Acclaimed Broadway producer Augustin Daly is responsible for branding her the "English Bernhardt".  The New York audience was not overwhelmed and critical opinion was undecided until she performed Camille in which her subtlety was embraced and she continued for many years to cross the Atlantic regularly in plays featuring a female protagonist.

When a conference was held at the Athenee Theatre in Paris in 1908, Robert Eude said that it was Olga Nethersole who invented the soul kiss (an especially long kiss for which Maude Adams had held the record.)


The NYSSV was an institution dedicated to supervising the morality of the public, founded in 1873 by Anthony Comstock and his supporters in the YMCA. It was chartered by the New York State legislature, which granted its agents powers of search, seizure and arrest, and awarded the society 50% of all fines levied in resulting cases.
   Anthony Comstock (March 7, 1844 -September 21, 1915)
was a U.S. Postal Inspector and politician dedicated to ideas of Victorian morality. The terms 'Comstockery' and 'Comstockism' were used for his extensive campaign to censor materials he considered indecent and obscene, such as birth control information.  (Note:  How relevant to today's political climate.)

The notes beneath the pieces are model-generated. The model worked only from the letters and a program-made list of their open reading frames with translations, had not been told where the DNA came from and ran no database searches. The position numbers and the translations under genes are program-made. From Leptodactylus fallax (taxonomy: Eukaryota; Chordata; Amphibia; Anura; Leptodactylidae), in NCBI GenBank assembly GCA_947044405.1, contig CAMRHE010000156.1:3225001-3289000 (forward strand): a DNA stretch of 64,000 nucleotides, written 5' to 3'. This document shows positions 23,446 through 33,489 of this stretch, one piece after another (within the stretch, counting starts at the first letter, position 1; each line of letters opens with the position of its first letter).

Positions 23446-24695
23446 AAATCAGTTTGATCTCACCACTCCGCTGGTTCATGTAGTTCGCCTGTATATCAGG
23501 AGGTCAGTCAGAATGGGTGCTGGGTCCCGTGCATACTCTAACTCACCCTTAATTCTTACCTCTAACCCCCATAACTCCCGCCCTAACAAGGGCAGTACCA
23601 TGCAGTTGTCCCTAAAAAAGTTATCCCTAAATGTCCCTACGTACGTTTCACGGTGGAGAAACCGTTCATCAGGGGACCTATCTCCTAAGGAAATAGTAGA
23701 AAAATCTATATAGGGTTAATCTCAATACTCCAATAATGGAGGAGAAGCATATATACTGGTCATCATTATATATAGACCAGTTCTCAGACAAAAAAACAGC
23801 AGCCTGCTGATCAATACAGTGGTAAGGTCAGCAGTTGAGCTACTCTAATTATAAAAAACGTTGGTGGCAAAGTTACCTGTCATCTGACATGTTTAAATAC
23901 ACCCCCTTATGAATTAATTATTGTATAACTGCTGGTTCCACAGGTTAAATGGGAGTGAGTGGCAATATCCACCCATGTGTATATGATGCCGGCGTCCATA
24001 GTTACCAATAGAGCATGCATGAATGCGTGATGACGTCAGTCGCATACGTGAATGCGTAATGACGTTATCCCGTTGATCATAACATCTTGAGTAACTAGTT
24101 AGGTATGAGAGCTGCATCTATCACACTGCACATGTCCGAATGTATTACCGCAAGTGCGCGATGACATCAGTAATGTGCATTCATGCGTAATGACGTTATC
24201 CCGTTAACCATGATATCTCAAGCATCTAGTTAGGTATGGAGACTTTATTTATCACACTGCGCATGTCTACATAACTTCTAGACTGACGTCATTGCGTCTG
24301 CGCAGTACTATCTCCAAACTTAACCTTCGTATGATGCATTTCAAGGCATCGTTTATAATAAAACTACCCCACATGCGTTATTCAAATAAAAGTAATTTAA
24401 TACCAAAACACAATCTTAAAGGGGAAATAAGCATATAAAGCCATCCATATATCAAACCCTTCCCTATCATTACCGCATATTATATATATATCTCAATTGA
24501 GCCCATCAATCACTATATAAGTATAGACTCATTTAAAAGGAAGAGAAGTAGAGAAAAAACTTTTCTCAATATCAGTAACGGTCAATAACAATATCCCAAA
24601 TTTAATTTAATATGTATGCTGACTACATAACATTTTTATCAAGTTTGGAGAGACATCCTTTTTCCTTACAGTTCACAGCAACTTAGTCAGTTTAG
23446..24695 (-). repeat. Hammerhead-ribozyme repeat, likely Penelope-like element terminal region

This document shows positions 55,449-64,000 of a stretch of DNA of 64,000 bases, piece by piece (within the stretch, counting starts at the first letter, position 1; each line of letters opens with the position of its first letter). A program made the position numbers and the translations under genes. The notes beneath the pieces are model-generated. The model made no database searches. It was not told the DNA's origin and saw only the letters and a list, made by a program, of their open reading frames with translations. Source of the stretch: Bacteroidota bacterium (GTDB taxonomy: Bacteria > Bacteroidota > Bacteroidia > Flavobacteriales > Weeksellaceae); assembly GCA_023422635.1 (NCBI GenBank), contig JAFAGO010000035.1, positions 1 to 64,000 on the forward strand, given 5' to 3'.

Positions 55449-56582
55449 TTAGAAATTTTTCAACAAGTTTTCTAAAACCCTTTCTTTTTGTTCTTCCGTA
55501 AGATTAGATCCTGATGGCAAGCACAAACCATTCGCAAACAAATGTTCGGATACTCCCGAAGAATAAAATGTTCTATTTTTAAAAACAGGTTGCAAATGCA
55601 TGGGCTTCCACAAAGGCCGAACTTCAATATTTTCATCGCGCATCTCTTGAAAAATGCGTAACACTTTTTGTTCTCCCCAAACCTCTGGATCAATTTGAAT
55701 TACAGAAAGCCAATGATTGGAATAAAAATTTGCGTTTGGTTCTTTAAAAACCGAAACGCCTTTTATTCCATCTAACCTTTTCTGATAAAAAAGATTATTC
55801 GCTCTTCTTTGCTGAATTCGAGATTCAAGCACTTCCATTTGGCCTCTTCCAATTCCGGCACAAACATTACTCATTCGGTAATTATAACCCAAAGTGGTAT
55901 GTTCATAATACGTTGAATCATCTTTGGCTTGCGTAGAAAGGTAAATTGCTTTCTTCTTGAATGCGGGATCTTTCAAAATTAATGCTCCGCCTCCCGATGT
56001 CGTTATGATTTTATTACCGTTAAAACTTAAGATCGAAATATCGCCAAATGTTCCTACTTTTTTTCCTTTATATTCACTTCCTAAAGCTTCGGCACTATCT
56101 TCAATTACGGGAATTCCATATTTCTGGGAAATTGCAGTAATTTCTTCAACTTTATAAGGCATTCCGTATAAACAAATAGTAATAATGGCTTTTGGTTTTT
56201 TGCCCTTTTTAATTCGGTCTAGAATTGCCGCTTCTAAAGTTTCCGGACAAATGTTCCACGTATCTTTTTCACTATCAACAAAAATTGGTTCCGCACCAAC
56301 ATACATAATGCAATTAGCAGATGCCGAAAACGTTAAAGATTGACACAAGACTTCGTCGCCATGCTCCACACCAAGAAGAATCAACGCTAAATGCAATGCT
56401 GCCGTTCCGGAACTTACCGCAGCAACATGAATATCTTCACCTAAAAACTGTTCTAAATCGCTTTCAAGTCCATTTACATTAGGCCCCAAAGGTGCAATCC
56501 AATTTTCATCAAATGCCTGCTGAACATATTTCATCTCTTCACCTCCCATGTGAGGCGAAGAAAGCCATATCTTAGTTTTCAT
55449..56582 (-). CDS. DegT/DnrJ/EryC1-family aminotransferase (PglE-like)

In 1873 he successfully influenced the U.S. Congress to pass the Comstock Law, which made illegal the delivery by U.S. mail, or by other modes of transportation, of "obscene, lewd, or lascivious' material as well as prohibiting any methods of production or publication of information pertaining to the procurement of abortion, the prevention of conception and the prevention of venereal disease.
    George Bernard Shaw used the term comstockery in 1905 after Comstock had alerted the New York City police to the content of Mrs. Warren's Profession which caused the play to be closed after opening night.